July 24, 2004
I am commenting as to the extraterrotrial impact of Proposed Rule 203b3-2 under the Investment Advisers Act of 1940. While the proposed rule would contain special provisions for advisers located outside the United States designed to limit the extraterritorial application of the Advisers Act to offshore advisers to offshore funds that have U.S. investors, it would seem that an adviser to an offshore fund whose offices are in the U.S. and whose shareholders are all non-U.S. persons would be required to register. The proposed new rule would require advisers to private funds to register with the Commission by requiring the advisers to look through the funds and to count the number of investors rather than the fund when determining whether the advisers are eligible for the Adviser Acts exemption for advisers with 14 or fewer clients. This counting rule is accentuated by Rule 203b3-1b5 which states that: an investment adviser that has its principal office and place of business outside of the United States must count only clients that are United States residents an investment adviser that has its principal office and place of business in the United States must count all clients.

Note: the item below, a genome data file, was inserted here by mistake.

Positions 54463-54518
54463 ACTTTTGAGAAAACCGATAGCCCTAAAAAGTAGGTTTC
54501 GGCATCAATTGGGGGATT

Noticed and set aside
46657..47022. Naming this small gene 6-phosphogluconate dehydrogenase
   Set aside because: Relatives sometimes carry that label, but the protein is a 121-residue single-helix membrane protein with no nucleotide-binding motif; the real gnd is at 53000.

I would ask the Commission to consider further limiting the proposed rule so that an adviser to an offshore fund whose clients are all outside of the U.S. would not be required to count those clients in determining whether registration would otherwise be required. In this situation, there are no U.S. investors that would require the Commissions protection. In the alternative, it would appear that the only fact favoring registration is the presence of employees of the adviser in the U.S., since the adviser would not be holding itself out to the public as providng investment services as the fund has no U.S. investors.